recent months, the Indian film industry has seen the most virulent attacks of film piracy and the inability of the institutions concerned to contain it and its direct effect on business. Piracy, historically, has co-existed with creativity, innovation and development, much like an alter ego of humanity. The losses from piracy of music and movies in India are approximately $4 billion per year as per an USTR 2016 report.
The industry has become almost indifferent to the usual video piracy. Today, the bigger threat is online piracy and that too prior to the theatrical release of a film. In the Trade Policy Forum (TPF) joint statement by the Indian and US governments in 2015, both countries “agreed to deepen cooperation on copyright, recognising the shared interest of the largest entertainment industries in the world to promote and protect their artistic and creative content”.
At the ground level, for Indian producers, it has become a norm to approach the courts, before every film release, to seek preemptive orders by filing John Doe cases, to be sent to Internet Service Providers (ISPs) for blocking online pirate links after the theatrical release of a film, for the limited effort of containing piracy in India.
John Doe, in copyright infringement suits filed against ISPs and cable operators, means ‘persons unknown’ who might be involved in or abating piracy. As far as availability of the infringing contents online for the rest of the world is concerned, the same still remains available even if the links are blocked in India. The activity of tracing pirate sites has led to an entire new business to prevent online piracy, at least to a large extent by sending notices to the infringing sites and/or the ISPs for blocking the links if not the sites.
However, in the last few months, starting with Udta Punjab, the trend of piracy has changed from being pirated online after release to be being pirated before release. In Udta Punjab, piracy took place two days before the film’s theatrical release, whereas in Great Grand Masti, it was three weeks prior to release, forcing the producers to advance the theatrical release date.
It was in these cases that the ineffectiveness of the John Doe orders from the enforceability perspective came to the fore. For Great Grand Masti, in spite of a court order, and the same being notified to ISPs, barring a few, they refused to fully comply and failed to block the sites which had either ignored the notices or refused to take down the infringing contents.
The speed and ferocity with which the infringing sites mushroomed once the content of the film was leaked on bit torrent sites was phenomenal; it became virtually impossible to contain the infringing links and sites showing the content, thereby resulting in massive losses, both from overseas theatrical revenue as well as domestic revenue.These instances of pre-release piracy of films reflect the urgent need for us to curb piracy. The judiciary and the government machinery including specialised cyber cells need to appreciate that the response time to tackle such piracy has to be quicker – quicker than the pirates – to save investments in these entertainment products, failing which the orders are reduced to merely paper orders and the action is taken too late.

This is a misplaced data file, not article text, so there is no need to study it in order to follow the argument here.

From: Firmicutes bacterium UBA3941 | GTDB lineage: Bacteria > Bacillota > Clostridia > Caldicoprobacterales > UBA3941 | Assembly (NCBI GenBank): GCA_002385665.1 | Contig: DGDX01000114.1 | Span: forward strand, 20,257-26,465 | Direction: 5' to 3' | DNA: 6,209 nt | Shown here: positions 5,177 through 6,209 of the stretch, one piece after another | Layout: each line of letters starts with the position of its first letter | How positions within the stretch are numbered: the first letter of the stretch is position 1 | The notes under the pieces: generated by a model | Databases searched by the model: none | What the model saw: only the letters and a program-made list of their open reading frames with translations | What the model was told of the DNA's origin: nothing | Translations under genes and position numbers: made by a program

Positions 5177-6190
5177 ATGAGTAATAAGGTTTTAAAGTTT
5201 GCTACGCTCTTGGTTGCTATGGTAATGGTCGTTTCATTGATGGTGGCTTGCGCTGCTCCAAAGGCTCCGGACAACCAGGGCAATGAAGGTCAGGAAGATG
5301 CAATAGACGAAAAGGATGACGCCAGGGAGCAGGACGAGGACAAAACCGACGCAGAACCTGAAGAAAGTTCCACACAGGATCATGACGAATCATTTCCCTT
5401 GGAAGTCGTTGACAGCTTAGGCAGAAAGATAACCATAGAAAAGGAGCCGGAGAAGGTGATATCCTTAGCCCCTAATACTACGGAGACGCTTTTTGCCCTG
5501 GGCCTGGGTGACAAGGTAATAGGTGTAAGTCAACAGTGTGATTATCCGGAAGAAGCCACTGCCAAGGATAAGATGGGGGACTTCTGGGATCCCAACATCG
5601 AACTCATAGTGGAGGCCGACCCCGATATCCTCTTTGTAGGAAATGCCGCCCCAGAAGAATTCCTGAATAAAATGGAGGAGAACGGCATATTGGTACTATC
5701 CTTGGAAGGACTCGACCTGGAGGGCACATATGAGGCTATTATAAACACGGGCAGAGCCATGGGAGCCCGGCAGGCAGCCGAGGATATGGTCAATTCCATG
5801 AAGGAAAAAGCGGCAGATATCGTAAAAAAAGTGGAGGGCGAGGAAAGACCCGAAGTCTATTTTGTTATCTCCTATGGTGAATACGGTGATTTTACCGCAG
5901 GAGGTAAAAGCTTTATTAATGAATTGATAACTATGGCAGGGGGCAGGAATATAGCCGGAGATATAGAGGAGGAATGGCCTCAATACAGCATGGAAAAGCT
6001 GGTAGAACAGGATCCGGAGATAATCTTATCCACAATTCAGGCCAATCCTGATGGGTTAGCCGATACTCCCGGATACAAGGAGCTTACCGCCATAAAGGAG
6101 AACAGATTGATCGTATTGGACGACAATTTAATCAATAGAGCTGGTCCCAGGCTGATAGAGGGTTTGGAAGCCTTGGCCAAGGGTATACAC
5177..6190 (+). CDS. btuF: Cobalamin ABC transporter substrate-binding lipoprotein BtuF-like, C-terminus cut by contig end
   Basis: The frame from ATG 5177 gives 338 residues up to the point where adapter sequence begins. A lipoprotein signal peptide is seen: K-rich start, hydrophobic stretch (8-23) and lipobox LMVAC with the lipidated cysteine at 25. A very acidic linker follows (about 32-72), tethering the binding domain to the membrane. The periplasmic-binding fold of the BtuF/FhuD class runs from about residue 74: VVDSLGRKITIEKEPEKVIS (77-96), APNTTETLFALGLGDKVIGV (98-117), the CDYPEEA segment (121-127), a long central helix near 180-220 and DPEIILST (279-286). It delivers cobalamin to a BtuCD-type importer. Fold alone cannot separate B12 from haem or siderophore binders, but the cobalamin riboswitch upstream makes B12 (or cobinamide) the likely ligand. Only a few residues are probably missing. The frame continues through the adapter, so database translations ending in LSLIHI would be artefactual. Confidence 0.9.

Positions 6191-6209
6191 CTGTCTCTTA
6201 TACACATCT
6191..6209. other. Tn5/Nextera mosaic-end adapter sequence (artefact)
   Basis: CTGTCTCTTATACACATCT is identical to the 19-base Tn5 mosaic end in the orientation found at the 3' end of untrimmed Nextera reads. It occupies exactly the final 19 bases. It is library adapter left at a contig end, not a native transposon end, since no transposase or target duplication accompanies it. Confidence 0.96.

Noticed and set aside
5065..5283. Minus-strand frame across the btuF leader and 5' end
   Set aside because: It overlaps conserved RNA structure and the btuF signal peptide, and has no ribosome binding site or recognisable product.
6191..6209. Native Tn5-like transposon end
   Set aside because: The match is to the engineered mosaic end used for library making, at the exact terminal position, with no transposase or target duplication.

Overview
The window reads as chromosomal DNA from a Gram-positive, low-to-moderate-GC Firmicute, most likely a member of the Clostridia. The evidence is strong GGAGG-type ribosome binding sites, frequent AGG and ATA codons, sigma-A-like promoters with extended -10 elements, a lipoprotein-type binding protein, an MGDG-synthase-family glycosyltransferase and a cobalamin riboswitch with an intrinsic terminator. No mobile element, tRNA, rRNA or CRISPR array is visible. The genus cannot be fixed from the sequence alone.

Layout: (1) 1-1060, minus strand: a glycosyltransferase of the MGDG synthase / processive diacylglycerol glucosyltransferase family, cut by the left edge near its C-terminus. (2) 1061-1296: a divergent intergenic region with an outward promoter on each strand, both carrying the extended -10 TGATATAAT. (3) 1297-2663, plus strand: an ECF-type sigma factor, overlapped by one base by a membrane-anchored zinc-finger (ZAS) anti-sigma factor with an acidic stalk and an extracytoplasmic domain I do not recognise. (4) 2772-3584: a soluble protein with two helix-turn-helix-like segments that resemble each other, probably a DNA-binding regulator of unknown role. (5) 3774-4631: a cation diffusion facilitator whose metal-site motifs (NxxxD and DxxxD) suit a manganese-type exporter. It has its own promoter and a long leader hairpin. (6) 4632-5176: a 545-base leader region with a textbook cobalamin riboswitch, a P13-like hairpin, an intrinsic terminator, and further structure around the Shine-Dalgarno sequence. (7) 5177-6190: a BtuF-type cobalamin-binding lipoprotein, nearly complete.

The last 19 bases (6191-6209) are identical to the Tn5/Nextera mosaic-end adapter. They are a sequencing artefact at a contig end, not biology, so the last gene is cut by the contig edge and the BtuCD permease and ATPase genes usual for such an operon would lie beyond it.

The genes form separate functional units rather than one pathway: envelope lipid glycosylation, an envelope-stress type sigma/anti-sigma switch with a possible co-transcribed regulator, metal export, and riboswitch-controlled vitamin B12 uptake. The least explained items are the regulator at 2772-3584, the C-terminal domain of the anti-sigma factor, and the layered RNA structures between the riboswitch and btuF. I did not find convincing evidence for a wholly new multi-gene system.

The law per se needs to change and make piracy, which threatens investments worth millions, a stringently punishable criminal offence with equally stringent economic penalties for direct or indirect support for piracy. The recent governmental order to punish the end consumer accessing pirate sites, is definitively a step in the right direction but half-hearted because the process of punishment provided in the law is itself so long that a film producer is least likely to pursue the end consumer. The government needs to design a legal system that is suited to be fast, effective and preventive rather than mired in procedural complexities.
However, the latest change in the submission of films to the censor only through Digital Cinema Package, a specific tool to submit films to the CBFC, is a welcome measure to secure the logistical chain in film exhibition before theatrical release to control piracy.
The Motion Pictures Association of America (MPAA), which represents major film studios of the US, has been working closely with exhibitors to educate them against cam-cording and using watermarking technology to track sources of leaked content.
MPAA intends to work closely with the government to take more techno-savvy steps to help prevent film piracy and limit its spread. The menace is so enormous that the market size of film piracy is bigger than the size of the film industry itself! The industry needs to work with the other stakeholders to evolve a more innovative and cooperative way to curb piracy while protecting innovation in the online space.